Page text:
Cool Spirographs, gonna have to try a couple of them, thanks for putting them up with notes! According to Wikipedia, the name Spirograph is a registered trademark of Hasbro Toys. Spirographs are a great learning tool for budding artists, mathematicians and engineers alike. And Fun! My sister and I used to mess about with them. When we were in high school, we learned about pendulum harmonigraphs and built a simple one with a sheet of plywood suspended on cables from the garage ceiling. Apparently there are now a couple of applets for that as well, which I'll have to go look at. I looked up a flickr image for you to see how harmonigrams differ from spirograms. Check this link, if you've an interest:
http://www.flickr.com/photos/0olong/513896650/
And with that I must go eat. Great combined post, thanks for the information to go explore!
Cheers,
pete
p.s. looking forward to the sock monkey :)

Swati said...

I am sorry to know of your illness. Sending you lots of 'blest' wishes for good health!

I do not know if this notion is truly an integral part of Chinese culture or not, or whether, even if it was valued at one time, it is still a respected tenet. But, isn't the concept of hiding your emotions from public gaze universal? I am thinking of the proverbial British stiff upper lip, and of diktats like 'the true lady never reveals her emotions'. Only the very young in any case have the ability, and the license, to share their feelings without restriction.

But I digress. I agree with you about the therapeutic effect of sharing pain, but there are, usually, very few you can share it with. Cry, and you cry alone after all. In the story, this little girl was hostage to a situation she could not change, and this conversation between her and her mother is in that context. Looking back, I wonder if I needed to question it at all, simply because it is so contextual? But that is true of all our observations in life, is it not? Each of life's little lessons is true, but only for that kind of situation. Change the parameters a little, and a new set of rules come into play, a new strategy is needed. And the one who has seen more shades of pain, felt more nuances of joy, will have an advantage here. Half my life is over and I am only now recognizing what my parents called 'experience', which I dismissed with all the arrogance of a teenager as rubbish!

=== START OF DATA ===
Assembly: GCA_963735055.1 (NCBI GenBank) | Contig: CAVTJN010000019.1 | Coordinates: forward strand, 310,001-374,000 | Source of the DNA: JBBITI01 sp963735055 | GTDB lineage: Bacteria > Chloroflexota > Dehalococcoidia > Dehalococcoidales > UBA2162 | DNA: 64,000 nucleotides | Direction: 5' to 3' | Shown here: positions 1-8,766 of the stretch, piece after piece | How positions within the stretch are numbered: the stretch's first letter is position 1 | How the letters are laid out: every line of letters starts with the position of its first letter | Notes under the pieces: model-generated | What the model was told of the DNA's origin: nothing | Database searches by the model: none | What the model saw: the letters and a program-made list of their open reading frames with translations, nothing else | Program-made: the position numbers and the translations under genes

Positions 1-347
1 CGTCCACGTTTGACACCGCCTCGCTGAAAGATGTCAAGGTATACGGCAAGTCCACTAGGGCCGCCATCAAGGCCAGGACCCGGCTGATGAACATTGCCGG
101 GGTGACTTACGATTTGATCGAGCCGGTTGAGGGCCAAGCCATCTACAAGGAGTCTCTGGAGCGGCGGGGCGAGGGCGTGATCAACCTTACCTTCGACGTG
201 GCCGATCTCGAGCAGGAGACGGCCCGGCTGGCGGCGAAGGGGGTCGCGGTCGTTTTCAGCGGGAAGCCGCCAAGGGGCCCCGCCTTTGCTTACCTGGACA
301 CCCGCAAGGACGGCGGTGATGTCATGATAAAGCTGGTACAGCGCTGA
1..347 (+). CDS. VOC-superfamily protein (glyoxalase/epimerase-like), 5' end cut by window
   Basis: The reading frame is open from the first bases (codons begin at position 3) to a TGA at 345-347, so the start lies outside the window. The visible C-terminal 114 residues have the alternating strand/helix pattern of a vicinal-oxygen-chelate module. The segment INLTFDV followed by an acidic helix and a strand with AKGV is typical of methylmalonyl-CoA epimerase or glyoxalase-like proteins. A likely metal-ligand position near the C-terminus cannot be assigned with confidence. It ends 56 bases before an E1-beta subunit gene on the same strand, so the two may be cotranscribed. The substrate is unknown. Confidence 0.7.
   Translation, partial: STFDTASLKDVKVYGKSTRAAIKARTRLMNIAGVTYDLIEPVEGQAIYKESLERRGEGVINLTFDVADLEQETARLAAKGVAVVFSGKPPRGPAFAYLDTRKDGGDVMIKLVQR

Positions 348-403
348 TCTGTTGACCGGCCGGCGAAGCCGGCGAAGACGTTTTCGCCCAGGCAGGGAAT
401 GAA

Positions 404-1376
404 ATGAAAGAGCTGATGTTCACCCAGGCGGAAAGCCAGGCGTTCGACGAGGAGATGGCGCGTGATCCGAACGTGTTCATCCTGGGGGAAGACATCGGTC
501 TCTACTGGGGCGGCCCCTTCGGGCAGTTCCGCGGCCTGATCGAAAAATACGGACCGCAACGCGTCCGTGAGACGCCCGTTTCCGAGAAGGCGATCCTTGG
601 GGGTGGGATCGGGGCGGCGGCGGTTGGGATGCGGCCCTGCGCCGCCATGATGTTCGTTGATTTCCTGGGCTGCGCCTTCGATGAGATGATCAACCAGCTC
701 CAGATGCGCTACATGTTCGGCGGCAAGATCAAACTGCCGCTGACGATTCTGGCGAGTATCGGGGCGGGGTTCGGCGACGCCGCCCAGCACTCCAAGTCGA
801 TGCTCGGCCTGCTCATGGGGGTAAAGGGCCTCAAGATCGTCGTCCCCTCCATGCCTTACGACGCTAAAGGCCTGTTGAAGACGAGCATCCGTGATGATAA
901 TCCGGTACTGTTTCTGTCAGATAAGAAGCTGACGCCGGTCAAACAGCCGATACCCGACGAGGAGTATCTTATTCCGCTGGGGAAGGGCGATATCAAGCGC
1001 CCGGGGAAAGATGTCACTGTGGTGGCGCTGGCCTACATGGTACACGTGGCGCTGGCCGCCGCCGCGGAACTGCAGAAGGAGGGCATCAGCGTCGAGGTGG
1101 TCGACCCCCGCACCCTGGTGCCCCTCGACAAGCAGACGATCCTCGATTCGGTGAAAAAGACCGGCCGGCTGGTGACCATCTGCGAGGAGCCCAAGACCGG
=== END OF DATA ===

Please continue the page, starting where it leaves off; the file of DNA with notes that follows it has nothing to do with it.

I don't think the author was thinking of Maya and spiritual advancement - but then, who am I to say! I can only assure you that I wasn't really thinking much beyond how in certain situations in life, pain can not or should not be shared. :)

Thanks a ton for the info about harmonigraphs. I am following that link now. I am impressed by your actually making the thing yourself!

The sock monkey is to follow in the next post :)